by Julia Galef
CHICAGO, ILLINOIS—The birthplace of modern evolutionary biology can arguably be located at a landmark 1959 conference at the University of Chicago, which synthesized the then-new discoveries of DNA and genetics with Charles Darwin's observations on evolution. Last weekend, the university reprised that famous meeting with a "Darwin 2009" conference (right) that highlighted just how much has changed in the past 50 years: Dizzying genetic and genomic advances are allowing us to answer questions our 1959 counterparts couldn't even have dreamed of asking.
For instance, only recently have scientists begun to suspect that much of evolutionary change might be due not to mutations in the familiar protein-coding DNA but to other, noncoding DNA that regulates how and where the coding DNA expresses itself. The role of noncoding DNA in evolution has been hotly debated by scientists, but even as recently as last year the evidence was still spotty.
That's why one talk at the 29 to 31 October conference set off a particularly excited wave of coffee-break chatter: Stanford University evolutionary biologist David Kingsley revealed new results demonstrating how a change in the regulatory DNA of a single gene can produce a dramatic, adaptive change in an animal's anatomy.
Stickleback fish originated in marine environments, where they evolved a pelvis that protected them against predators by pushing out its spines, turning them into prickly, swimming pincushions (left). Over time, however, many stickleback populations spread to neighboring freshwater regions, where their pelvises were suddenly a disadvantage. In place of their traditional predators, they now faced large carnivorous insects like dragonflies who used the sticklebacks' prominent spines to nab them as they swam in shallow waters. So stickleback populations in freshwater began to lose their pelvises, a classic adaptive trick that Darwin himself could have appreciated; Kingsley's team wanted to know how, exactly, the sticklebacks' genes pulled it off.
Several years ago, Kingsley traced the loss of the pelvis back to a single gene called Pitx1. Because the coding DNA in that gene was present in both the marine and freshwater sticklebacks, he reasoned that some part of Pitx1's noncoding DNA must be regulating the gene's expression, producing pelvises in the marine fish and none in the freshwater fish. Although his hypothesis made a big splash upon its publication (and has been widely cited since) it was still just a hypothesis, until this year.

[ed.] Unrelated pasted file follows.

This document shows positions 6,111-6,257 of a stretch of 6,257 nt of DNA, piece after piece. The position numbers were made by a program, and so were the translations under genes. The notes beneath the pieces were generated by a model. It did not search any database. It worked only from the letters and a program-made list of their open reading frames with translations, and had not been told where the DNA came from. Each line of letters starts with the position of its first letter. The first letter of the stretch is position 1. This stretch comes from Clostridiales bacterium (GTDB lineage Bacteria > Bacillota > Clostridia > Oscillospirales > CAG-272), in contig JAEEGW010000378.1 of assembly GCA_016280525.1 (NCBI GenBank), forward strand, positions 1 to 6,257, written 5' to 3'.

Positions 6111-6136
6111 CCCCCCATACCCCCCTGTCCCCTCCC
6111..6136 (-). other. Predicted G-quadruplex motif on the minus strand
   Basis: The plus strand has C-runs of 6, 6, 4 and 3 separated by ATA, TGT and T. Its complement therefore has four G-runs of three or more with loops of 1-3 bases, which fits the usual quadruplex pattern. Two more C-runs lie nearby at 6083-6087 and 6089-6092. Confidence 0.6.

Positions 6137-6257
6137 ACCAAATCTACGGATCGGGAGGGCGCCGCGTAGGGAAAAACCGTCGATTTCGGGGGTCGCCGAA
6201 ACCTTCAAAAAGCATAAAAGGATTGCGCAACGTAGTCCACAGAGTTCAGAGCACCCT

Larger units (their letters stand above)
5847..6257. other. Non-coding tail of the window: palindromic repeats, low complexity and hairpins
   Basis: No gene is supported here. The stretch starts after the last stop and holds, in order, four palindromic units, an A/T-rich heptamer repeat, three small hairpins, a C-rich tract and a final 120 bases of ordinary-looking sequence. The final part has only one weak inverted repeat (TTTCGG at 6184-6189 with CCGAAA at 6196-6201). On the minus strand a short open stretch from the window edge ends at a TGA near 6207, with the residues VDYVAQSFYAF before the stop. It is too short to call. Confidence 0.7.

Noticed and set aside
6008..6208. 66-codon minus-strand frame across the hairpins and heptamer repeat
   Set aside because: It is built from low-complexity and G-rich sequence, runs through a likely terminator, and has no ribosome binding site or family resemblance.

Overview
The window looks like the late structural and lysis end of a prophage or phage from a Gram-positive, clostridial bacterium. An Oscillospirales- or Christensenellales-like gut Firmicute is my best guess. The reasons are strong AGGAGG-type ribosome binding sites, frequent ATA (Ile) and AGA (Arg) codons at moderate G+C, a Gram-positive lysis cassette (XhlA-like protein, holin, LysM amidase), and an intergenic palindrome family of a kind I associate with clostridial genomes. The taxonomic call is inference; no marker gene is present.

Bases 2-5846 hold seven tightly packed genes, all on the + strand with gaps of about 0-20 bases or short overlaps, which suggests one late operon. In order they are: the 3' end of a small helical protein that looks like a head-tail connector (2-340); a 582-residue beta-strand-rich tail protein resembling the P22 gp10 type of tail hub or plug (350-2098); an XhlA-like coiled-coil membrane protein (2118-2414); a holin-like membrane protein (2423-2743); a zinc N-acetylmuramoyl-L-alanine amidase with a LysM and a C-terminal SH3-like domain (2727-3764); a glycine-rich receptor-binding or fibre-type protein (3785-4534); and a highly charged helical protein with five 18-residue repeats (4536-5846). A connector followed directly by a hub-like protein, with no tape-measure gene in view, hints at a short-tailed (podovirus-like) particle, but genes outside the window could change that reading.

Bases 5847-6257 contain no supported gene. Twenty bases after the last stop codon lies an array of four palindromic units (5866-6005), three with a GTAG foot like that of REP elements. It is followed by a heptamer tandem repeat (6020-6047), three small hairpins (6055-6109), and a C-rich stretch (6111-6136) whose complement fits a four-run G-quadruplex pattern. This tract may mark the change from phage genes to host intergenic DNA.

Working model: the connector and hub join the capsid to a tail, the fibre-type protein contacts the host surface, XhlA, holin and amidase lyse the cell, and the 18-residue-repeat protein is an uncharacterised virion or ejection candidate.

After testing piece after piece of noncoding DNA from the spiny marine sticklebacks, Kingsley's team zeroed in on a sequence that seemed to correspond to pelvic development. So they cloned that sequence from the marine fish and injected it into the embryos of freshwater fish in order to produce the phenotype of a marine fish, a feat rarely attempted, let alone accomplished, in live animals. Sure enough, the resulting sticklebacks developed pelvises.
It's a particularly striking piece of evidence for the regulatory gene hypothesis, in part because the anatomical change is so large. "Losing an entire limb is the kind of dramatic change you usually see between only distantly related species," Kingsley said, so to produce such an effect from a single regulatory sequence of one gene is a bombshell. His results are also remarkable for including multiple, independent lineages of stickleback, addressing another hot topic in evolutionary biology: Do organisms exposed to the same selective pressures use the same genetic mechanism to adapt? Kingsley's results suggest that, at least in some cases, they do.
"The Holy Grail of research on adaptation is to identify adaptive mechanisms, the traits that contributed to adaptation and the genetic basis of adaptive traits," evolutionary biologist Doug Schemske of Michigan State University in East Lansing said after the conference. "Most of us can at best answer one of these questions—Kingsley has done it all."
Photo credits: Lucas Canino (conference); Frank Chan (marine stickleback)